As morning breaks on this busiest shopping day of the year, workers at the biggest retailer in the world are already on strike. On this day, we look back at an article from the Review of Radical Political Economics which uses Wal-Mart as a case study to raise curiosity about the politics of globalization and how they affect your everyday life:
This teaching case study aims to draw out discussion in a variety of classes about the responsibilities of large corporations and their role in society. The authors provide a profile and a set of questions about Wal-Mart, the largest corporation in the world. Ultimately, the purpose of the study is to provoke discussions about the marketplace, social welfare, cultural homogenization, labor, and economic structure and agency in the context of expanding global corporate influence in society.
Click here to read the article, “Wal-Mart or World-Mart? A Teaching Case Study,” published by Peter Jacques, Rebecca Thomas, Daniel Foster, Jennifer McCann and Matthew Tunno in the December 2003 issue, and here to read new articles from the Review of Radical Political Economics.
I wrote WORLD-MART when I worked as a manager for a large, corporate retail chain. The experience was a huge eye-opener, to say the very least. I found that there was a ridiculous disparity between workers’ pay, manager’s pay, and that of the “corporates” at the top of the food chain. I remember once sitting in a managers’ meeting, fuming at the fact that the company had decided to spend ten MILLION dollars to change their storefront signs all across the country–and yet was too cheap to pay their lower management anymore than ten to twelve dollars an hour (capped).… Read more »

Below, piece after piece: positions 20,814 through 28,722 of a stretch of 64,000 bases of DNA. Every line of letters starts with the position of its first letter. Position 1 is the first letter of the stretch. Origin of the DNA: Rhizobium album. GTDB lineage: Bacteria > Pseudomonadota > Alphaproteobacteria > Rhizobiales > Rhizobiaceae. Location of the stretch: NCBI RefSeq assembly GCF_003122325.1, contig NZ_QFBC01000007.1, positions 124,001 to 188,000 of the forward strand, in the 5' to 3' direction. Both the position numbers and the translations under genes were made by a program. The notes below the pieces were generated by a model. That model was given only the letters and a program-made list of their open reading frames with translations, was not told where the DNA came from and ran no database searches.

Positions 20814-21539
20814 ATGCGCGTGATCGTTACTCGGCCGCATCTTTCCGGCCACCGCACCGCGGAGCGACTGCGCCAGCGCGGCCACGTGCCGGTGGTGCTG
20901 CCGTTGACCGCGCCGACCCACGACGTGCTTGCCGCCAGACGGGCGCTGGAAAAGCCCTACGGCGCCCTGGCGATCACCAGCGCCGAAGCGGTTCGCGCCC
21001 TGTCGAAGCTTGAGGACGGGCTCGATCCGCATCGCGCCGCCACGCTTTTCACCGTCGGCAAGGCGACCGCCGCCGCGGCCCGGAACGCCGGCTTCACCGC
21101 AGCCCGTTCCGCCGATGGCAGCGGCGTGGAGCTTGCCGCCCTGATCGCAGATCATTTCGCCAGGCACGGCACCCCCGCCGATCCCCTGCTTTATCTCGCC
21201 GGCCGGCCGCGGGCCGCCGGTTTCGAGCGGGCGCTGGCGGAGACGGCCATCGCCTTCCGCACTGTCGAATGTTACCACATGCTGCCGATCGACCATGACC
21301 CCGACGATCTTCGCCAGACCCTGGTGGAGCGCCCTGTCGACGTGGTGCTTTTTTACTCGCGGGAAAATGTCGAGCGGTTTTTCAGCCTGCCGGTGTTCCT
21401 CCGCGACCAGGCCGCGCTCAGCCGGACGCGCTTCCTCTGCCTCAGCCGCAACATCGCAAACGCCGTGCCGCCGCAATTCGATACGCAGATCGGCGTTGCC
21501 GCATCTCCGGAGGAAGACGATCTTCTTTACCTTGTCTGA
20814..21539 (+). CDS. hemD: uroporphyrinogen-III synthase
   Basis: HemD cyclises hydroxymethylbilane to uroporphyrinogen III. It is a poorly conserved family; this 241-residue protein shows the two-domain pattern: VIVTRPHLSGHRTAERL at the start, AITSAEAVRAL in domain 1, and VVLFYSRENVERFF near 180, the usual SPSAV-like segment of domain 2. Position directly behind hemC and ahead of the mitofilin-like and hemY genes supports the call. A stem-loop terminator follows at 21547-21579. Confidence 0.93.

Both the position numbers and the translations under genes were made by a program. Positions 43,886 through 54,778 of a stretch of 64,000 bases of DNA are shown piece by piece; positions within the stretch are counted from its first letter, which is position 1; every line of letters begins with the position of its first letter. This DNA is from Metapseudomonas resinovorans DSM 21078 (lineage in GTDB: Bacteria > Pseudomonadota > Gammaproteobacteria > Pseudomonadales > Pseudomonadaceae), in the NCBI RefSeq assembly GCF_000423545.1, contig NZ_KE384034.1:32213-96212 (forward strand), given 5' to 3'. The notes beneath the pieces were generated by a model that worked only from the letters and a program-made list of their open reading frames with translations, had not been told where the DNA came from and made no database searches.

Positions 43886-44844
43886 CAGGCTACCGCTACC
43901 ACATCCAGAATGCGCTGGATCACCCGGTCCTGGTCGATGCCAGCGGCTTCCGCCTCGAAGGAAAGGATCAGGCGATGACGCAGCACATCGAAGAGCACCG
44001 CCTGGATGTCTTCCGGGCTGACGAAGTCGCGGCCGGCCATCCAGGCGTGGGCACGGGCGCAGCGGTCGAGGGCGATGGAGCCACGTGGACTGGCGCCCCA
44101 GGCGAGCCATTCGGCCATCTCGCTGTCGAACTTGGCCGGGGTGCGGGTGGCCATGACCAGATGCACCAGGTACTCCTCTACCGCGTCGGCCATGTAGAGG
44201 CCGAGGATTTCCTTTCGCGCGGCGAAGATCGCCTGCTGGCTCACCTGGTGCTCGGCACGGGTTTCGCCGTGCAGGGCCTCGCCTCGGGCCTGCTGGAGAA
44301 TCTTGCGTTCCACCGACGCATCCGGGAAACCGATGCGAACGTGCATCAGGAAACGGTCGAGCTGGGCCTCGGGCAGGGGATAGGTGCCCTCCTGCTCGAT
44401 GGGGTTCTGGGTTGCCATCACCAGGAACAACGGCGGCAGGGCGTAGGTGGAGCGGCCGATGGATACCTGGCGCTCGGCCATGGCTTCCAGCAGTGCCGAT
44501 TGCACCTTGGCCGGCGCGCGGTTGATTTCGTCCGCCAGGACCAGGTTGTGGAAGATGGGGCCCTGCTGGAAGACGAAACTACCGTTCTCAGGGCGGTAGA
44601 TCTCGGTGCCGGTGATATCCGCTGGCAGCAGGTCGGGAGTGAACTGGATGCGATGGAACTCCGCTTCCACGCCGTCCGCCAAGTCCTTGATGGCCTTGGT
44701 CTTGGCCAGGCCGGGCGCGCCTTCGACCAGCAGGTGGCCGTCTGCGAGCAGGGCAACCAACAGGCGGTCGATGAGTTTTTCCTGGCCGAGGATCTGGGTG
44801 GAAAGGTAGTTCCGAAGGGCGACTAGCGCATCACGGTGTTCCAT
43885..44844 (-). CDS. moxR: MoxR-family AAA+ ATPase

Thanks, Lisa. This sounds like an interesting read and a relevant one. Though it’s a scenario perhaps as frightening as that of “1984,” it certainly hits close to home.
Please check out today’s post on getting folks to act on climate change, too: http://bit.ly/V2PmTm
I would like to encourage you to check out the novel, WORLD-MART, which, among other things, speculates a future in which the world has become a corporatacracy.